Electricity is a secondary source of power, converted from other forms of energy like coal or oil. Electricity can be made from both renewable or non-renewable sources of primary energy like coal, oil and nuclear power, through methods like static electricity, electromagnetic induction, nuclear transformation, photoelectric effect, etc.

Today, electricity in the U.S. is widely produced by the electromagnetic induction method.

Most electricity is produced at electric utility power stations, using a generator containing electromagnets and wire coils. The generator produces electric currents by converting mechanical energy into electrical energy, and is usually powered by steam turbines, internal-combustion engines or similar machines.  

This electric current is the electric power that is transmitted from power stations to our homes through cables. In the U.S. a network of 160,000 miles of high voltage transmission lines, called a “grid,” carries electricity over long distances to smaller, lower-voltage, local distribution lines that provide power to customers using transformers on poles.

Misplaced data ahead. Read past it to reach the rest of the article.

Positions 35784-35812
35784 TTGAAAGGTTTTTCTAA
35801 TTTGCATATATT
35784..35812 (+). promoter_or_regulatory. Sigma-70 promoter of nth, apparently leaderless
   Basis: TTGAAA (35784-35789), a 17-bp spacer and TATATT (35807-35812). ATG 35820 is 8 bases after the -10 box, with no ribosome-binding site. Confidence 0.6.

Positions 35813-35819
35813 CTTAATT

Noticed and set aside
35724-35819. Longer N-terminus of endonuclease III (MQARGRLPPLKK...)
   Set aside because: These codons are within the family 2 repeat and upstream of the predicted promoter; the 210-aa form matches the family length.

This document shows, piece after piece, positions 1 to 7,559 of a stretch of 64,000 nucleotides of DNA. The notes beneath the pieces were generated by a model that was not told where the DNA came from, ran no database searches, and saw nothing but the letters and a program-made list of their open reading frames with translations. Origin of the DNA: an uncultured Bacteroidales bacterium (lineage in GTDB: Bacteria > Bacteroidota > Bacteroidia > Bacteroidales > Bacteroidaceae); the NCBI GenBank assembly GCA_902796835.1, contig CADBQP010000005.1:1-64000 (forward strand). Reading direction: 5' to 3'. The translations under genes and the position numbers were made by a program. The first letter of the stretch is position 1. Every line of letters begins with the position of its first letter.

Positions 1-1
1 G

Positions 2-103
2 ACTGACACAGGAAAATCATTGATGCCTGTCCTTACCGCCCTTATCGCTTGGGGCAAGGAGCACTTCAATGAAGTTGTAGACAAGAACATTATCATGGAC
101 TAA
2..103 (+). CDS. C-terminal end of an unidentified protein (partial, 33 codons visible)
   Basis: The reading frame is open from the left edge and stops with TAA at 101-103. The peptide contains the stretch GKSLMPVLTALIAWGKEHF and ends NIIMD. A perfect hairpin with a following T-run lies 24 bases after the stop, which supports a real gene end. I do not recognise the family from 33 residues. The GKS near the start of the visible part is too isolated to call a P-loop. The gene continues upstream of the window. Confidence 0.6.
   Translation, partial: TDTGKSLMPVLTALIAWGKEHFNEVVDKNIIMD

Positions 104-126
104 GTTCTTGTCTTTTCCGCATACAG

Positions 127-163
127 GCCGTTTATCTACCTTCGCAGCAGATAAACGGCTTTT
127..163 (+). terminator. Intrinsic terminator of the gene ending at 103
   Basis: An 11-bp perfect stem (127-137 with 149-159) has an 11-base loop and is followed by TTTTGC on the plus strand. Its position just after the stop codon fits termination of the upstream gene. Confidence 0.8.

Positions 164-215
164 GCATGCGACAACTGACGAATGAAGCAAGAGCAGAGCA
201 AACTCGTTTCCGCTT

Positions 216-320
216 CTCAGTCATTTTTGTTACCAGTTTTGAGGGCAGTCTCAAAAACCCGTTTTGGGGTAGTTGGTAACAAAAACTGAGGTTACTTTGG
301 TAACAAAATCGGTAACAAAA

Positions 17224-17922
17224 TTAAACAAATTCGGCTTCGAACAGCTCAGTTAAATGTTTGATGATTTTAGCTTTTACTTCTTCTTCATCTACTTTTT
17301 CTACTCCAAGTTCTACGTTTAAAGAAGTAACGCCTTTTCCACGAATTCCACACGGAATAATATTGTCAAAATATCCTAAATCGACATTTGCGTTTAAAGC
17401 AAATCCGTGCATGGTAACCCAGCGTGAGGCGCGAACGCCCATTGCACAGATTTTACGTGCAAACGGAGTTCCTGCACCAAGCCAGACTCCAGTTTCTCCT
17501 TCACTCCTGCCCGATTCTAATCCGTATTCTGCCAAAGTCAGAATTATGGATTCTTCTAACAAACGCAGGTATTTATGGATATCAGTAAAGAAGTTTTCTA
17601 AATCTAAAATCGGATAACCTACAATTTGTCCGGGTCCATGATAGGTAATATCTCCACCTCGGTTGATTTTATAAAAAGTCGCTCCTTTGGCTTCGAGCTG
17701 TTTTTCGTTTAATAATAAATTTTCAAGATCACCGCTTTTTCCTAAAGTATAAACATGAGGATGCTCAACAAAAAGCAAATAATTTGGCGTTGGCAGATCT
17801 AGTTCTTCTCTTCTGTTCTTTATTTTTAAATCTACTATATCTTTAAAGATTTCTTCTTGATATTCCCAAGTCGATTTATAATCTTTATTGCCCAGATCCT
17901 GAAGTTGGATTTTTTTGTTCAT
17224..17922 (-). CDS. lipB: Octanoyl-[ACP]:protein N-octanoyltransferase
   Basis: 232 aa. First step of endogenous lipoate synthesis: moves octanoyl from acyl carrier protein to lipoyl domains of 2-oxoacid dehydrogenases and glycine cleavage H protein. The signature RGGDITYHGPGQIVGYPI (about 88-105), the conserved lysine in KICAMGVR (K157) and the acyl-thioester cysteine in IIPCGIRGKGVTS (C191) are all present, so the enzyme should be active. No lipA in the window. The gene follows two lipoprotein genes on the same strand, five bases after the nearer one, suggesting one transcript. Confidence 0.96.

All creation and transmissions of electricity is almost instantaneous. Electricity generation is measured in kilowatts or megawatts and electricity is sold in units called kilowatt-hours or megawatt-hours. Electric utility companies may be not-for-profit municipal entities, co-ops or private for-profit companies.

Brief History of Electricity

Since electricity is found in nature, it has been the subject for much inquiry and curiosity from ancient times. Even in ancient Greek civilization, there are accounts of producing static electricity by rubbing amber.